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How does J B Priestley use the Inspector as a voice for social change?

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Introduction

Sarah Duke How does J B Priestley use the Inspector as a voice for social change? ?An Inspector Calls? written by J B Priestley in 1945 is a murder mystery intended to portray Priestley?s social issues. He sets the play in Brumley which is described as being a large manufacturing town in the Midlands where there are two sides of society, the rich and the poor. He also sets the play in 1912, which was a particularly bad year for industries due to many strikes. Priestley wrote this play intentionally as he saw an urgent need for social change and used the play to express his desire for social equality. He also uses the characters to convey his own attitudes. The Birlings are used to demonstrate how not to behave and the Inspector is used to show Priestley?s own thoughts and opinions. Priestley hoped his play would give society the chance to look back on the past and not just carry on life in the same way as before. J B Priestley took full advantage of writing in observation and makes sure that it will make the audience realize how wrong they may have been assuming future events. This is demonstrated throughout the play by a character called Arthur Birling. The inspector is an important character in the play as he makes the other characters think about their actions and tries to change the way they live their lives. ...read more.

Middle

The Inspector is still quite harsh with Sheila ?she wasn?t pretty when I saw her today? but she, unlike her father begins to regret her actions and admits what she has done wrong. Her stage directions suggest Sheila?s guilt, ?miserably? and ?distressed?. She quickly accepts responsibility for what she has done as the Inspector says ?you might be said to have been jealous of her? and she replies ?yes, I suppose so?. Sheila almost becomes an assistant to the Inspector as she begins to understand that avoiding the truth is useless in the face of his questioning. She knows that the other characters cannot avoid being confronted by the awful truth of their responsibility for the death of Eva/Daisy because he knows what it is they have done already. The Inspector throughout the play is omniscient as he works backwards to try and get the characters to confess. Priestley uses the younger generation to convey his message of community by allowing Sheila to accept the blame and feel guilt for her actions. The audience see her as being a role model for how people should behave with a social conscience. When the Inspector first finds out Gerald Croft is there he is both intrigued and shocked to find out the news that Gerald and Sheila are engaged. The inspector treats Gerald quite harshly, similar to Mr Birling; ?sometimes there isn?t. But some things are left. ...read more.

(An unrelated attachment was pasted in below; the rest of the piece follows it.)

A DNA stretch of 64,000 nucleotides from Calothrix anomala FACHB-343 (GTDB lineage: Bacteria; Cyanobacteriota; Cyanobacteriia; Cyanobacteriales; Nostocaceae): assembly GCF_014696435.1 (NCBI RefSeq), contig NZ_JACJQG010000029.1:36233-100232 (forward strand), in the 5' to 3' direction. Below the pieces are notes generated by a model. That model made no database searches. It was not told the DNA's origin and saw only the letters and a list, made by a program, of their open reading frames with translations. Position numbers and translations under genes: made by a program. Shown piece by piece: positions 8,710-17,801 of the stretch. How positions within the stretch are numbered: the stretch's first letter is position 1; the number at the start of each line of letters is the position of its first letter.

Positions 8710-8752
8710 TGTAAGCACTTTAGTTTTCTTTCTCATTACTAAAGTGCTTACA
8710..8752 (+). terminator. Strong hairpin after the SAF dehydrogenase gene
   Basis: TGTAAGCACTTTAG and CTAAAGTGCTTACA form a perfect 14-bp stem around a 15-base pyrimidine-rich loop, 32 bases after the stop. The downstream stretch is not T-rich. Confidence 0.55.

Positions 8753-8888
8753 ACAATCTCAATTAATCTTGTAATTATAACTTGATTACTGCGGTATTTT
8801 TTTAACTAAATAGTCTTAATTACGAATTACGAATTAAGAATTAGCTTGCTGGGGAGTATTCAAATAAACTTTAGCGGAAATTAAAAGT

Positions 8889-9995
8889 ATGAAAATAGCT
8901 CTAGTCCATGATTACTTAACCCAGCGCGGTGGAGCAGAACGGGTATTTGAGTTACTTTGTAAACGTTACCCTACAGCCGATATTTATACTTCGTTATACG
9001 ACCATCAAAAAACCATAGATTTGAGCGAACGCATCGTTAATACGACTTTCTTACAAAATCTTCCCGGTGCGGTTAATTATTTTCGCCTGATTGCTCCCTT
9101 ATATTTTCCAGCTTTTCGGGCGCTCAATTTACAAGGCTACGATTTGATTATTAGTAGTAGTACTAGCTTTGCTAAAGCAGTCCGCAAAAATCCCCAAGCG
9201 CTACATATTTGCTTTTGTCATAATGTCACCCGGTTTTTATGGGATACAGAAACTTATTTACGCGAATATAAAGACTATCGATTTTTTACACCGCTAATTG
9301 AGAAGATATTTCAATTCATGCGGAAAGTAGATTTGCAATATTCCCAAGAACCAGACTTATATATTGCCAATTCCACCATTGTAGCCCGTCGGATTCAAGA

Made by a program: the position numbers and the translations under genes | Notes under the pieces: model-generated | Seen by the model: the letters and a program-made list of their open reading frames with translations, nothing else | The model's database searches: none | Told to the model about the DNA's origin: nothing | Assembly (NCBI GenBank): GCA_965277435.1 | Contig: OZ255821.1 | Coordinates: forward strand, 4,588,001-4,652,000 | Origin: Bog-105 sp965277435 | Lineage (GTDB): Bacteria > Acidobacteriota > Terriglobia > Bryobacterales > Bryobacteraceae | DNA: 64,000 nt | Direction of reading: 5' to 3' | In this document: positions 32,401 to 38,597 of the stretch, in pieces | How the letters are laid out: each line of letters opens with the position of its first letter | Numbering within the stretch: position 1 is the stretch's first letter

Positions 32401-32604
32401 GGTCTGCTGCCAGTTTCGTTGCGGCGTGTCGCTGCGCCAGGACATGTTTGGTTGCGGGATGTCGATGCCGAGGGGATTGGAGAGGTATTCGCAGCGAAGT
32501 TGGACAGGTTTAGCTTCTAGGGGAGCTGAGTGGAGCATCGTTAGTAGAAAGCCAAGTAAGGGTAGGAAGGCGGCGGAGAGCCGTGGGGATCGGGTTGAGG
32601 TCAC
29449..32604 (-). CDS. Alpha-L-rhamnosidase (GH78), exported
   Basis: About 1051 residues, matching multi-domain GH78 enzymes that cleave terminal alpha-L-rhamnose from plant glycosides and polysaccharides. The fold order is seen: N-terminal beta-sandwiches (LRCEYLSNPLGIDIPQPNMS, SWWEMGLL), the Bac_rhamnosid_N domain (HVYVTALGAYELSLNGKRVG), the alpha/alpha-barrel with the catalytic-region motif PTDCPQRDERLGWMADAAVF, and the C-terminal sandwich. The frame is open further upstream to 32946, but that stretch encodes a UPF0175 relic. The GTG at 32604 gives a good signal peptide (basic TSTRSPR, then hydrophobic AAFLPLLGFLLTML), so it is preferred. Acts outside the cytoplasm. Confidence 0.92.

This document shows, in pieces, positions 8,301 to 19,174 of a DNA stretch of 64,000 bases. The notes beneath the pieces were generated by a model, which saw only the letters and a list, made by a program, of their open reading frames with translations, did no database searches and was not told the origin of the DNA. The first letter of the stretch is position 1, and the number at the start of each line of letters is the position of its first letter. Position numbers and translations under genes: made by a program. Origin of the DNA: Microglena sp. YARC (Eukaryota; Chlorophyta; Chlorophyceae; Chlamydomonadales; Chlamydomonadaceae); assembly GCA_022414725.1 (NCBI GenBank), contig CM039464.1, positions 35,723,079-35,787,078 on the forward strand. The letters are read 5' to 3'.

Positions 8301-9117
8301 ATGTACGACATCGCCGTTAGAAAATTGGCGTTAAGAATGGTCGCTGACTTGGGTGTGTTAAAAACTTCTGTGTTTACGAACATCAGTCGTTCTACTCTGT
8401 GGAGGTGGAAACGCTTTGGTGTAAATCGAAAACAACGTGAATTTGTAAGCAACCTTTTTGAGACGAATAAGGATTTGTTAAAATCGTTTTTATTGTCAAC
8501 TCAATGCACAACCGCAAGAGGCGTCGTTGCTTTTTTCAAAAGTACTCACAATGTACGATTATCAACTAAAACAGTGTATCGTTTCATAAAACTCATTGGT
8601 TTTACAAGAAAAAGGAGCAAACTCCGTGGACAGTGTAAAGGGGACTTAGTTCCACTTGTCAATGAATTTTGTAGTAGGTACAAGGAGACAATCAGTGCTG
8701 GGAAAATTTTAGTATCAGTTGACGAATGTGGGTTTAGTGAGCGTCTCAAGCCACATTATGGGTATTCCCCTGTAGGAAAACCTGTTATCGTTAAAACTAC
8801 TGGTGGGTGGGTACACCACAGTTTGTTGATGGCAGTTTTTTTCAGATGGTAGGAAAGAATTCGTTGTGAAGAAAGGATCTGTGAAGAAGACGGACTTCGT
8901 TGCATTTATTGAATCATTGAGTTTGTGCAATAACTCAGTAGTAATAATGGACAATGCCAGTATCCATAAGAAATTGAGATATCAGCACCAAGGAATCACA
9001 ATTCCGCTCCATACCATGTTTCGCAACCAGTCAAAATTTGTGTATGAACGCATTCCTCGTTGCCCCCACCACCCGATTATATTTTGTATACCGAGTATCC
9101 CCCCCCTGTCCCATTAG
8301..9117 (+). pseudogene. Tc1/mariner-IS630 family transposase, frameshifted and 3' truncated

Conclusion

The Inspector deals with Eric calmly but firmly as there is less need to be blunt. This contrasts with the investigation before with Mrs Birling. The Inspector doesn?t have to be as harsh to Eric as he admits what he?s done. At the end of the play, like Sheila, he is fully aware of his social responsibility. He is not interested in his parents' efforts to cover everything up: as far as he is concerned, the important thing is that a girl is dead. "We did her in all right." In conclusion, Priestley thought that people should be equal in society as uses the Birling?s who were capitalists to show this. The main social message is that people should be able to feel equal. So the Birling?s would be no better than 'Eva Smith/Daisy Renton', but instead they would be equal. Priestley uses the Inspector to point out what is wrong with the way the family thinks for example, about how they should consider the consequences of their actions. All the way through the play the audience/reader in this case is meant to feel empathy for the girl so are made to dislike the Birling family. Therefore Priestley gets his political message across by showing the audience how the Birling?s way of thinking can hurt people. Gerald and Mr and Mrs Birling?s way of life never seem to change throughout the whole play, however Sheila and Eric?s do. ?We often do on the young ones. They?re more impressionable?. This quote implies Priestley thought that the younger generation were the best hope for social change. ...read more.

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